Audubon both encourages the conservation of raptors and other birds of prey and works to help monitor these magnificent birds. Projects we run, encourage or support include:
Nesting golden eagles in Montana
Montana Audubon is helping to compile all known Golden Eagle nest locations. If you are aware of any active Golden Eagle nests, please fill out a simple report and submit to the Montana Natural Heritage Program - simple options for reporting are clearly described HERE.
OR you can get information directly to us: simply record date, activity, and location. You can "pin" it on google earth and send us the spatial information, or we can send you a map of the area and you can make your mark. Of course you can also use your GPS and if you are not directly at the nest, record the lat/longs and the approximate distance and direction, and we can reposition. Send this info to Amy.
The Montana Bird Conservation Partnership (MBCP) has initiated a working group to address research and monitoring needs, potential declines, and threats to Golden Eagles in our state. And we are doing our part. Nest site locations will help us conserve these eagles, especially with regards to energy development in our state.
And while your at it, help us find nests for Ferruginous Hawks! All the same applies!
The Golden Eagle has been a featured Bird of the Month
Back to citizen science.
western Montana's raptor migration corridors
Every year, raptors migrate to and from their breeding grounds. During the fall, they typically fly along high ridge tops and during the spring, valleys and foothills are preferred. The primary known migration corridors are shown here, although there are other secondary and dispersed routes. The green arrows are spring migration routes and the rust arrows are fall corridors.
Bridger Raptor Migration Count & Annual Festival
It's 2013 and the 23rd consectutive season of raptor migration monitoring along the Brider Mountains. That's a lot of time with necks craned to the sky - and oodles of eagels and other birds of prey sighted and recorded.
Check out this 1 page spread from Bird Watching Magazine.
We monitor fall raptor migration at a site 15 miles NE of Bozeman. This is the most important Golden Eagle population monitoring site in the Western US. We began to run this project, in collaboration with HawkWatch International, in 2009. The long-term data collected enables scientists to learn more about raptor migration patterns as well as regional and continental population trends. The Bridger project is also designed to monitor widespread environmental changes, using these apex predators as valuable barometers of ecological health.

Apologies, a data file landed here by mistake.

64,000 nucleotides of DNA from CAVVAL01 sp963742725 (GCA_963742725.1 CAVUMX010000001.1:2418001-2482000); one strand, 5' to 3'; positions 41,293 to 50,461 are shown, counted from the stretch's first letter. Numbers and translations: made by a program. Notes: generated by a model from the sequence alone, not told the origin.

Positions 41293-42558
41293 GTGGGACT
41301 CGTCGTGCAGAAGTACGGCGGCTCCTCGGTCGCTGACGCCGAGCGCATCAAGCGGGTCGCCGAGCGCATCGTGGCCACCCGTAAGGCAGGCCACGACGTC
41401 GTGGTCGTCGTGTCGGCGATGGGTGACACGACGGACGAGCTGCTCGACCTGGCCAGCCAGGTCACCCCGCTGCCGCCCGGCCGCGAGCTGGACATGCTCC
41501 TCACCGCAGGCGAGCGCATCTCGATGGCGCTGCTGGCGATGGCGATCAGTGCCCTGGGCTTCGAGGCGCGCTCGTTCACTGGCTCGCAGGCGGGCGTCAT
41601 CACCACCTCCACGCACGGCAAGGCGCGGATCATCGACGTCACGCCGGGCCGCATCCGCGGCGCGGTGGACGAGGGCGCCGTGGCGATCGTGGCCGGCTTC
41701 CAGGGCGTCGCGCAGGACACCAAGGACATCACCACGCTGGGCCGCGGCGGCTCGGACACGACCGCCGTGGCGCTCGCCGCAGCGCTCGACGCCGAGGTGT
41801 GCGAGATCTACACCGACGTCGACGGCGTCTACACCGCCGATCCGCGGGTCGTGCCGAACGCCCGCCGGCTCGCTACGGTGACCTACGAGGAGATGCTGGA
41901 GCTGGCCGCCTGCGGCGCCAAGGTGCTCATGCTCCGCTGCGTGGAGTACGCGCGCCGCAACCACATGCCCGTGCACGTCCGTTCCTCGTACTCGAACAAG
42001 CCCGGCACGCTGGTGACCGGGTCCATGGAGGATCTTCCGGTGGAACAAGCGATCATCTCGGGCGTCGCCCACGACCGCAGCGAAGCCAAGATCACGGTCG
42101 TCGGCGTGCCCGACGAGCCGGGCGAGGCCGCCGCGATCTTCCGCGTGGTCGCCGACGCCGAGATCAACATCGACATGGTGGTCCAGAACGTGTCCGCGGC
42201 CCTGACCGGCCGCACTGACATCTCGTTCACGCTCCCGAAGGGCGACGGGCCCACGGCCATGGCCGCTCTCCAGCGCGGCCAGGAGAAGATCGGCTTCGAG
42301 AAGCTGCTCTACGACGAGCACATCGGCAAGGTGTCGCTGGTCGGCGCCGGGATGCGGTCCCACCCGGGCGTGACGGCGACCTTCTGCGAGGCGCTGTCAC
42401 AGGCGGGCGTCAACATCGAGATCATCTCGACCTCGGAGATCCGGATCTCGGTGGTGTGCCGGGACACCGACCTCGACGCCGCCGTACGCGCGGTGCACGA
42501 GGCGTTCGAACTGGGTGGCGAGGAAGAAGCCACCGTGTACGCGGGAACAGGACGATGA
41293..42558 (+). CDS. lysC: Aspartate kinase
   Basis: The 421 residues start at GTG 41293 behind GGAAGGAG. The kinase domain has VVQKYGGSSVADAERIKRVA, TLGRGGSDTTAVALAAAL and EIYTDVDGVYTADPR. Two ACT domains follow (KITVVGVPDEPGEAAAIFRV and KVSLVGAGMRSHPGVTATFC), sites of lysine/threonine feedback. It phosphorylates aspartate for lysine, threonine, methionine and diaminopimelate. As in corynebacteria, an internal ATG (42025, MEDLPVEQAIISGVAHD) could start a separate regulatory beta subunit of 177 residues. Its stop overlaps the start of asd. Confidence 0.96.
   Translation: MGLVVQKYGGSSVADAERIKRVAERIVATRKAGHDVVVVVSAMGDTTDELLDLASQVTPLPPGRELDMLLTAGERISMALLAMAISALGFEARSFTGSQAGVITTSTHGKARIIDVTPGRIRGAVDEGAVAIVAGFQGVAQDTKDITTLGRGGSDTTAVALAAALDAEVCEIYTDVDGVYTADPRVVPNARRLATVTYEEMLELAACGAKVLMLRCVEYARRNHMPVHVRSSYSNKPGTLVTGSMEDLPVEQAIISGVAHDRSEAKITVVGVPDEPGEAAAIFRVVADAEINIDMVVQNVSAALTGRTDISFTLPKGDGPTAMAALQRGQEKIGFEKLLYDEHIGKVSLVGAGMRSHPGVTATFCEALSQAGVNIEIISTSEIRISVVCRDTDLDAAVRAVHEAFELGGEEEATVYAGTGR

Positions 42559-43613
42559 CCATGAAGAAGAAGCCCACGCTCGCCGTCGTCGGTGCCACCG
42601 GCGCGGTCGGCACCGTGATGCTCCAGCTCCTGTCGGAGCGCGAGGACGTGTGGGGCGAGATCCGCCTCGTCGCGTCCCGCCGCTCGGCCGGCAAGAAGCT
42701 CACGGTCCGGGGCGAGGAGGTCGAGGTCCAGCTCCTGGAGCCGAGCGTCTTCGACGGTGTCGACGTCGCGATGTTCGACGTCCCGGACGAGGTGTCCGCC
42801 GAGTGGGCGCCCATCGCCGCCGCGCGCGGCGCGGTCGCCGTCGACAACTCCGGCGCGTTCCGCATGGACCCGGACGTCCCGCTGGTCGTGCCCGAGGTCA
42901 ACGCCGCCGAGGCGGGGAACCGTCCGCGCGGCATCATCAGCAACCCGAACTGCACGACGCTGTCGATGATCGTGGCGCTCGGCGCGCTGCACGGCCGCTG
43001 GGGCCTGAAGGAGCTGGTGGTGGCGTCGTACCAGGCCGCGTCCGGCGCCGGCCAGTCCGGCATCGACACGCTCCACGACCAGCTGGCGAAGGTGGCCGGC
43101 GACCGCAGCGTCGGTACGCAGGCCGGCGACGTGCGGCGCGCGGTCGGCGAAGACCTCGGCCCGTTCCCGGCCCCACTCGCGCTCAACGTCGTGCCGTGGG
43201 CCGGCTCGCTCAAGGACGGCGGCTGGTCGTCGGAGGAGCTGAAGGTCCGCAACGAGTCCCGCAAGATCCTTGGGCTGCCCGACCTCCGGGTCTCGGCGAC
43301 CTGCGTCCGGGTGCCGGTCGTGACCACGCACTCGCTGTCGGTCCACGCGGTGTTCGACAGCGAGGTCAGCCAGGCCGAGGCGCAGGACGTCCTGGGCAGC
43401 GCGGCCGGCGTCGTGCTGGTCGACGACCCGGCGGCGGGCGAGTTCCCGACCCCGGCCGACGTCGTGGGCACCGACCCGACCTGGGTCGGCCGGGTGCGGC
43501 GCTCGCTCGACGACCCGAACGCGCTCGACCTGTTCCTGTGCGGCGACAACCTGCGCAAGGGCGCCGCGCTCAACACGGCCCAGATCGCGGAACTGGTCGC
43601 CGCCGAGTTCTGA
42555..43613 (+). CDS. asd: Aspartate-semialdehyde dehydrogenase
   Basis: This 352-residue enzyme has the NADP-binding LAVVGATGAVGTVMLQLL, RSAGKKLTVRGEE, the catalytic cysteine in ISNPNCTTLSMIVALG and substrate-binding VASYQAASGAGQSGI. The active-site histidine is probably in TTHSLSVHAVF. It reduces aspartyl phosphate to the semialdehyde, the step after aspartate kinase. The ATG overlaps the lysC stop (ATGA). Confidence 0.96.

Come visit this site! Intrepid eagle watchers Kalon and Bret are back for another season. They love visitors, and if you are a true hawk migration watcher, we could use you to give them a day or two off so they don't get too loopy.
Directions: Follow Bridger Canyon Road to the entrance to Bridger Bowl Ski Area. Follow the only road (it turns to dirt) past the ski lodges for ~ 1.5 miles to the parking area (and locked gate). Hike to the crest of the ridge (and the top of the ski area) generally paralleling the chairlift, following the footpath or preferably the jeep road. Near the top of the ridge the jeep road ends; follow the trail for another half-mile to the top of the ridge. The viewing point is the concrete helipad atop the Bridger Ridge, 200' north of the ski hut where the trail crests the ridge. The total hiking distance is about 2 miles (and 2200' elevation gain).
Bridger Project Overview:
During the past decade the Golden Eagle counts have declined. These declines have been corroborated by eagle counts taken at several other sites in western North America. The specific cause of these eagle declines is presently unknown, but is possibly due to deleterious changes in habitat and the associated prey base. More study is needed to determine the cause of the population decline, as well as its severity and extent. Annual scientific counts in the Bridgers are essential to assess population trends of this widespread, top-of-the-food-chain, avian predator.
Funding: Funding for the 2013 Bridger count is being generously provided by the US Forest Service (Gallatin National Forest), NaturEner USA, Sacajawea Audubon Society (Bozeman-based Audubon chapter), and individual Montana Audubon donors. If you would like to contribute, please, contact Steve Hoffman 406.443.3949.
osprey and baling twine